– whuber
    Feb 19 '12 at 16:36

Great question! Your intuition was good. There is indeed a strong relationship between methods of linear regression and metrics for measuring similarity between a line and a set of points.

The correspondence betwen linear regression and similarity metrics. Here is the relationship. Let $d(\ell,S)$ be a similarity metric that measures the similarity between a line $\ell$ and a set $S$ of points. Then, linear regression is basically the following problem: given a set $S$ of points, find the line $\ell$ that minimizes $d(\ell,S)$. Consequently, each different similarity metrics gives rise to a different flavor of linear regression. And, dually, from any particular flavor of linear regression, you can extract a corresponding similarity metric that the regression method is minimizing.

Notation: if $\ell$ is a line, I will write $\ell(x)$ for the $y$-coordinate on the linear corresponding to $x$. In other words, I'll treat $\ell$ as a function of $x$.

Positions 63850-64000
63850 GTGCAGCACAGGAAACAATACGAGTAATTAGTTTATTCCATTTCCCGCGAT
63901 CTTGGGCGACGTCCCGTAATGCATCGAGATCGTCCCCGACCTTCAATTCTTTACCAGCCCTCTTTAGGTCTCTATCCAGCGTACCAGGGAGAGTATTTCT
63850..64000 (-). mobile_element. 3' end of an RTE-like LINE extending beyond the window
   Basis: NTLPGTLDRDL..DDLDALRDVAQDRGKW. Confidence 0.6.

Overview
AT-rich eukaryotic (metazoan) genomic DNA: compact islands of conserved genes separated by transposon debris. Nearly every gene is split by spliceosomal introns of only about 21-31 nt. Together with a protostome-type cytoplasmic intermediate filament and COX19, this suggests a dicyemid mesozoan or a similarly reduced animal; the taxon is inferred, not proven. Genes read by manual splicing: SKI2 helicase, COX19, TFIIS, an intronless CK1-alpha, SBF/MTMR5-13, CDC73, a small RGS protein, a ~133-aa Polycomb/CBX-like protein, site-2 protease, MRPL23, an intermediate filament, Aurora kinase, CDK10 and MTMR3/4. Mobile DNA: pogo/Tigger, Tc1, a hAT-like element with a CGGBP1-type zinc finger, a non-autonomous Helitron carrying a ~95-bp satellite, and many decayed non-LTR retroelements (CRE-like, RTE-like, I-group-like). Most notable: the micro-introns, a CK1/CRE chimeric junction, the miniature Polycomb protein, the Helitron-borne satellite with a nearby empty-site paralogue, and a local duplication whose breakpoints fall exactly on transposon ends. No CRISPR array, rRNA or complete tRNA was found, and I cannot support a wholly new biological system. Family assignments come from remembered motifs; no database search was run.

Example 1. Ordinary least squares regression corresponds to the distance measure you mention: namely, $d(\ell,S) = \sum_{(x,y) \in S} (\ell(x) - y)^2$. Thus, for each point in $S$, we consider the vertical distance from the point to the line $\ell$, square it, and take the sum of these squared residuals. Pictorially, we're summing the squares of the lengths of the orange lines in this picture:


Example 2. If you did ordinary least squares regression, but with the role of $x$ and $y$ swapped, then that would correspond to a slightly different similarity metric: namely, $d(\ell,S) = \sum_{(x,y) \in S} (\ell^{-1}(y) - x)^2$. This corresponds to taking the horizontal distance from each point to the line $\ell$, and summing these squared distances. We're summing the squared lengths the orange lines in this picture:

OLS, with coordinates swapped